October 3, 2012 // Uncategorized

Our Sunday Visitor marks centennial anniversary with Mass of thanksgiving and rededication

For more photos see the photo gallery

FORT WAYNE — With a spirit of thanksgiving and rededication, the board of directors and staff of Our Sunday Visitor, located in Huntington, celebrated their centennial anniversary of Friday, Sept. 28, at the Grand Wayne Center and Cathedral of the Immaculate Conception in Fort Wayne.

The day included a symposium featuring Cardinal Francis George of Chicago and nationally acclaimed speakers and authors Helen Alvaré and Scott Hahn. Archbishop Claudio Maria Celli, president of the Pontifical Council for Social Communications, was the featured speaker at a dinner that followed the Mass.

The celebration fell just prior to the opening of the Year of Faith, with its emphasis on the New Evangelization and begins Oct. 11.

“This anniversary is a way to give thanks from each of us as we are perceived as a company serving the Church for 100 years and to rededicate ourselves to the mission of the Church as articulated by Bishop (John F.) Noll — that is to help form Catholics in their faith, to inform them about the events in the world as seen through the eyes of the faith, and finally defend the Church when necessary,” Greg Erlandson, president of Our Sunday Visitor Publishing Division, told Today’s Catholic.

At the Mass for the Evangelization of Peoples at the Cathedral of the Immaculate Conception in Fort Wayne celebrating the centennial and rededication to its mission, Bishop Kevin C. Rhoades, who also serves as the chairman of the board of directors of Our Sunday Visitor, said, “It is very appropriate that we celebrate the centennial Mass of Our Sunday Visitor here in the Cathedral of the Immaculate Conception where its venerable founder, John Francis Noll, was baptized and received his first Holy Communion and Confirmation. Here, too, Father Noll was ordained a priest and a bishop. He was the fifth bishop of Fort Wayne and shepherded the diocese for 31 years, from 1925 until his death in 1956.”

Attending the Mass was Cardinal Francis George, archbishop of Chicago. Several      bishops and priests from across the United States and Archbishop Claudio Maria Celli, president of the Pontifical Council for Social Communications, concelebrated.

“Today it is good to remember his extraordinary life and legacy, particularly his role as founder of Our Sunday Visitor, one of the largest Catholic publishing houses in the world,” Bishop Rhoades said as he reflected upon the life of Bishop Noll.

“His first 14 years as a priest included ministry in a number of parishes, where he had already become known for his defense of the Catholic faith at a time of much anti-Catholic bigotry,” Bishop Rhoades said. “He had already begun his life’s work of explaining the truths of the Catholic faith with clarity to Catholics and Protestants alike. He did so in preaching and in writing.”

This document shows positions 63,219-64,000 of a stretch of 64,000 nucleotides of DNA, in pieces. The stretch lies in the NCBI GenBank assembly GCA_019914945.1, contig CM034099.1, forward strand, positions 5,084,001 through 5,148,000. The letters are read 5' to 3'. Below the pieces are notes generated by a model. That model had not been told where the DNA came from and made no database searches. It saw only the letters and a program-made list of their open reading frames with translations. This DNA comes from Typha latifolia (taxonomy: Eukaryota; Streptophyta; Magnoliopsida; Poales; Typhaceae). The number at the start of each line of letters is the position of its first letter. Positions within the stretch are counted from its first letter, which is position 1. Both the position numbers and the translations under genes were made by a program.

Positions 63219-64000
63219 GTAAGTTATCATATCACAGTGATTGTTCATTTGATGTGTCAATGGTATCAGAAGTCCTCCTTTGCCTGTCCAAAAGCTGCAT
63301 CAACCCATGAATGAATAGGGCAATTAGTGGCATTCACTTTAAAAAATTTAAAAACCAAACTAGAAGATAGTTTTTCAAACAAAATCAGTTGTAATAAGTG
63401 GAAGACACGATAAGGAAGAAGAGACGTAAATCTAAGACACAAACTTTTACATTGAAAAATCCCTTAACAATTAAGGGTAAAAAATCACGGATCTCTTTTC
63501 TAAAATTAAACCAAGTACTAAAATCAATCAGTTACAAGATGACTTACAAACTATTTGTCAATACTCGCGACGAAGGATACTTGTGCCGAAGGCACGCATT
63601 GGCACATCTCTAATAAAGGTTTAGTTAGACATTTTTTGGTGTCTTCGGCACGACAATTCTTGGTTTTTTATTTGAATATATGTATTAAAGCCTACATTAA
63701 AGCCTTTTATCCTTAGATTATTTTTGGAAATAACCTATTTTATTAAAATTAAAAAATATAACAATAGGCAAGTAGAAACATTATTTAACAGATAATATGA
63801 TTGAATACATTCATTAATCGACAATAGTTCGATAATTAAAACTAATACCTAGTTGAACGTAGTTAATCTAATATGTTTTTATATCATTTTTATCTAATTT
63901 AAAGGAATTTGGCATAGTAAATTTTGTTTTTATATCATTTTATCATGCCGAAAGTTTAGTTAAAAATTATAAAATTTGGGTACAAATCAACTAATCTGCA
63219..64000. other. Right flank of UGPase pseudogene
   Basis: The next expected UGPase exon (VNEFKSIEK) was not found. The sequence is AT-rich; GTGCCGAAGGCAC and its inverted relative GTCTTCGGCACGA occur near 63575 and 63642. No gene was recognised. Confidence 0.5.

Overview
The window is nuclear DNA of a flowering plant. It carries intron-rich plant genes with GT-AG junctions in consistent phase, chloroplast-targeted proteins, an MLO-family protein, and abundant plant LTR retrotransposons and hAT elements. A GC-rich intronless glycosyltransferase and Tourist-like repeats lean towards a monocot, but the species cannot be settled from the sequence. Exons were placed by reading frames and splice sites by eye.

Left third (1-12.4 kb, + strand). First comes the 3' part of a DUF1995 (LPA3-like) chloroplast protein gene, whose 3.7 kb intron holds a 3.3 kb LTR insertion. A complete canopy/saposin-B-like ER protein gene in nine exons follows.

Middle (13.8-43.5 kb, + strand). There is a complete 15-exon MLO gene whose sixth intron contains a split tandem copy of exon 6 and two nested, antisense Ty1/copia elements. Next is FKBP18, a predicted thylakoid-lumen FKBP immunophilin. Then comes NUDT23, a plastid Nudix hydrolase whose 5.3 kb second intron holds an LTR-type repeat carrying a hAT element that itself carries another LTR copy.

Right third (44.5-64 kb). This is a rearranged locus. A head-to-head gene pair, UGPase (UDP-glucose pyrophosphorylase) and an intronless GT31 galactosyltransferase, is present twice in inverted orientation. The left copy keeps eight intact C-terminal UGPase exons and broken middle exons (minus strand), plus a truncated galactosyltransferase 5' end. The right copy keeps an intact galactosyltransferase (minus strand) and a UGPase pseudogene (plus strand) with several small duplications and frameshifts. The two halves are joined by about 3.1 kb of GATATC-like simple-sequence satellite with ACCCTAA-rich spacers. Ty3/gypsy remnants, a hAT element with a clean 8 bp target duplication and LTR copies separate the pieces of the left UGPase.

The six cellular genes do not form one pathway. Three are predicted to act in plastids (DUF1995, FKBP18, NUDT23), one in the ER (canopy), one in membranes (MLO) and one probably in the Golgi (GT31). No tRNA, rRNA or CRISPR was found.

Then Father Noll was recognized nationally as a Catholic publicist through the national magazine The Parish Monthly. In 1912, he began a new newspaper named Our Sunday Visitor in Huntington.

“The immediate context was to defend the Church from the virulently anti-Catholic periodical called The Menace, a hate-filled publication that unleashed a wave of anti-Catholic bigotry around the country,” Bishop Rhoades said. “Our Sunday Visitor was a weekly national newspaper that not only countered anti-Catholic lies and attacks, but also educated the faithful on the truths of the Catholic faith. The rest is history.”

Today Our Sunday Visitor continues its mission in evangelization, “its mandate to spread the Gospel, and its service to the truth. This mission includes the defense of the faith. This aspect of the mission, prominent at the founding of OSV during a time of widespread anti-Catholic bigotry, cannot be neglected today,” Bishop Rhoades said. “Anti-Catholicism has rightly been called ‘the last acceptable prejudice,’ and is seen today in the animosity toward the Catholic Church from various sources, most crudely perhaps in the influential entertainment industry, but also from other sources whose radical secularism and relativism cannot tolerate the Church’s proclamation of objective and universal truths and values.”

“The Church’s posture and attitude toward today’s culture and world, of course, cannot be merely defensive,” Bishop Rhoades said. “We are called to propose in a creative and dynamic way the truth of the Gospel, the word of God, as a response to the yearning for truth, meaning, and fulfillment that is in the heart of every person.”

Bishop Rhoades said, “Our Sunday Visitor has been a shining example of the lay faithful exercising their prophetic role through the media in service to evangelization and continues to seek new ways of proclaiming the Gospel through traditional and new media.”

In a letter conveying the congratulations of Pope Benedict XVI on the 100th anniversary of Our Sunday Visitor, the Vatican Secretary of State, Cardinal Tarcisio Bertone, wrote, “As the universal Church engages in the work of the New Evangelization, which reminds us of her perennial mission of leading all people to the fullness of life and salvation through faith in Jesus Christ, and on the threshold of the Year of Faith, the Holy Father is confident that Our Sunday Visitor will continue to respond with the same deep and zealous faith which has marked and inspired its efforts these past 100 years.”

Bishop Rhoades offered a special blessing on the board members and staff of Our Sunday Visitor at the end of the Mass.

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